The Michigan State University College of Osteopathic Medicine PA Program: Separate but Equal?

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On November 22, 2021, MSUCOM Dean Andy Amalfitano, DO, PhD and PA John G. McGinnity put out a co-signed news release announcing the new SpartanPA Medicine Program, Michigan State University's new Physician Assistant school under the auspices of the existing (and very well-respected, at least until a certain gymnastics team doctor came along) College of Osteopathic Medicine. Yawn. Another day, another new midlevel school, right?

Dean’s Update | MSU Osteopathic Medicine

Without reading the fine print, one would be forgiven for thinking so. We've carved out the juicy parts for you here:

Yep, you read that right. Aspiring PA midlevels will be sitting side-by-side next to even more aspiring medical students to "learn together on many subjects and topics", whatever that means. Hopefully they maintain social distancing precautions at least? We wouldn't want the midlevels to be infected by the sheer aptitude and ambition of the medical students, after all. And why do PA students need to "learn first-hand" about "osteopathic medicine's holistic approach and methodologies"? If someone wants to learn osteopathic medicine, then they should apply like everyone else and compete to go to fucking osteopathic medical school instead of taking the easy route and getting into midlevel school.

Indeed, it's absolutely shameful to have medical students and midlevel PA students sitting together, taking the same class, while simultaneously admitting that the PA students will be held to a completely different (and likely lower) set of standards than the medical students, with different "course numbers, objectives, assessments and outcomes". On the bright side, given the much higher admissions standards for medical school as opposed to midlevel school, maybe this little experiment will at least provide for some interesting data in a few hours showing how much better the medical students perform compared to the PA students?

It would be remiss for us to ignore the elephant in the room: why? The head honchos want to call it interprofessional "cross-pollination", but let's be fucking honest here, we didn't graduate from medical school yesterday. As with everything relating to healthcare in the United States, it's all about that sweet sweet money. With an operating budget in FY 2020-2021 of only $31M compared to their allopathic MD counterparts' budget of $53M in the MSU College of Human Medicine, it's fair to say that that MSUCOM, partly due to it being an osteopathic institution, has always lived in the shadow of MSUCHM. While the main campus of the College of Human Medicine got the chance to relocate to a shiny, new, $90 million facility in Grand Rapids in 2010, the home of the College of Osteopathic Medicine has been stuck in Fee Hall on MSU's East Lansing campus since 1971. Architectural glamor aside, it's no wonder why the big cheeses at MSUCOM would be salivating over the revenue stream brought in by a new midlevel school, while simultaneously saving major bucks by having the new PA students freeload off of the existing medical school curriculum. Meanwhile, the academic value and prestige of a DO degree from MSUCOM gets bastardized to hell.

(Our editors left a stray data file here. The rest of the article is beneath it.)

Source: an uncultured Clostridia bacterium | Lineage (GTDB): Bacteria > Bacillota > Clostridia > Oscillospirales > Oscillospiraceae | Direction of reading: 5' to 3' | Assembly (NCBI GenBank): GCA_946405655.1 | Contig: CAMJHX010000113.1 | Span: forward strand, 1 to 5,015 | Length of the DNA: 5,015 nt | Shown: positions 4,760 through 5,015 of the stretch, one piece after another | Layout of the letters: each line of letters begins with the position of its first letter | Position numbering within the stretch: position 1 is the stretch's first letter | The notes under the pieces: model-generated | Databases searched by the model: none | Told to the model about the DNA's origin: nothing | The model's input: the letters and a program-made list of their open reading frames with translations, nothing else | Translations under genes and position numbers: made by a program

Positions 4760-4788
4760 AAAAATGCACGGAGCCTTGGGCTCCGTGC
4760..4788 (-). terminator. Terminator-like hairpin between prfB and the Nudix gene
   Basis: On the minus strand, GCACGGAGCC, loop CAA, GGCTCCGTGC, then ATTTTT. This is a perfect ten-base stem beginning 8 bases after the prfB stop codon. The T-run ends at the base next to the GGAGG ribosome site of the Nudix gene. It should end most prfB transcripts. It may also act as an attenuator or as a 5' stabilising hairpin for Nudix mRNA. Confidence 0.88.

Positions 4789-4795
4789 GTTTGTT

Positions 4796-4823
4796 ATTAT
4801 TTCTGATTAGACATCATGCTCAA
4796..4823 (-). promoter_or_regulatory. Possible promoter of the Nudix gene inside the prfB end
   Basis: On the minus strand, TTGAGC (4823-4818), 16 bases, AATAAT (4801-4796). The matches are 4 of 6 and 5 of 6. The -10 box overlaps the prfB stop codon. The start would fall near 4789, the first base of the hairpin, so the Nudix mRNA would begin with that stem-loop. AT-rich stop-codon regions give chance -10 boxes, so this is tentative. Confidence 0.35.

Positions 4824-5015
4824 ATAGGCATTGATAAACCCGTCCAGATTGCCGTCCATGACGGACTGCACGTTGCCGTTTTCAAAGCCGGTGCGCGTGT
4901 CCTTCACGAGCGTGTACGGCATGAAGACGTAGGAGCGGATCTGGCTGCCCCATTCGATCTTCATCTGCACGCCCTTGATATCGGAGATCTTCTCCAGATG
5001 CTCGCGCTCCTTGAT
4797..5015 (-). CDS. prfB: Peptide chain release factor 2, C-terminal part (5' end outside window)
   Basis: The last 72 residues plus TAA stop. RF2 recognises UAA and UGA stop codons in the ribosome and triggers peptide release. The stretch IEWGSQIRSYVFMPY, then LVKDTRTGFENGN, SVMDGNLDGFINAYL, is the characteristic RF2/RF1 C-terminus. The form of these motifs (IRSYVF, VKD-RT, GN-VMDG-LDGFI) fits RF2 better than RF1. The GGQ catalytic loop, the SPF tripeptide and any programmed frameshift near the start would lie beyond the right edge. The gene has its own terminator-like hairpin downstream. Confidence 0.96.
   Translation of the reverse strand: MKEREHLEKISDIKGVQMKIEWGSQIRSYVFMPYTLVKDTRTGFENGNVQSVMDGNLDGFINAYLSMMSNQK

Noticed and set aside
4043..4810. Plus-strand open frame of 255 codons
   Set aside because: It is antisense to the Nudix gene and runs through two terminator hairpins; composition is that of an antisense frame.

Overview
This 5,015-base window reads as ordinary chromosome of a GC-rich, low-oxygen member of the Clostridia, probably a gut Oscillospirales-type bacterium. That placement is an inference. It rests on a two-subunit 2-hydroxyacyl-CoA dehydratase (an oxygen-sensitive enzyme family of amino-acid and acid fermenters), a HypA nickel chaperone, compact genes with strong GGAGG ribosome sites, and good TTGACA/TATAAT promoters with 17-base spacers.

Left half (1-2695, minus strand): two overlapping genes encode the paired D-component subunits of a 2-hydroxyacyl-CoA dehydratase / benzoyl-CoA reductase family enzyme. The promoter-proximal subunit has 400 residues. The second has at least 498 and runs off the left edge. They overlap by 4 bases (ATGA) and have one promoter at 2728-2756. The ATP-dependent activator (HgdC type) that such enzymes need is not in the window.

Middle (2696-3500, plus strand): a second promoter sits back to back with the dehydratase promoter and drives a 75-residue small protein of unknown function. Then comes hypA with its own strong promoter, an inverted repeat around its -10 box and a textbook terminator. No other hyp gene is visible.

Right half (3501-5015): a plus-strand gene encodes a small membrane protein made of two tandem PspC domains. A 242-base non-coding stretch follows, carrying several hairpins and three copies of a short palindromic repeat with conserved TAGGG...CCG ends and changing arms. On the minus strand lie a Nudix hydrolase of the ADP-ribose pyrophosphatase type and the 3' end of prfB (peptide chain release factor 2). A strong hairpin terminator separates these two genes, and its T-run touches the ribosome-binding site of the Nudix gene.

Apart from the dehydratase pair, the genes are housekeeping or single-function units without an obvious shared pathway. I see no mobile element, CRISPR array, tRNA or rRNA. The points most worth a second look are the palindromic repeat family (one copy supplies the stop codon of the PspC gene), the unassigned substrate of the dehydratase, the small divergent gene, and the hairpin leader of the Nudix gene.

Last but not least, is their claim that "PAs can help offset" "the shortage of doctors in the country". Thanks, but no thanks. This is a topic that's been beaten to death harder than Michigan State's football team when playing Michigan. Creating more midlevel providers is NOT a long-term solution to the problem of the physician shortage. Creating more residency spots is, along with putting unmatched graduates to work.

Shame on you, Michigan State University, the College of Osteopathic Medicine, and Dr. Amalfitano, for further degrading the medical profession and what it means to be a physician.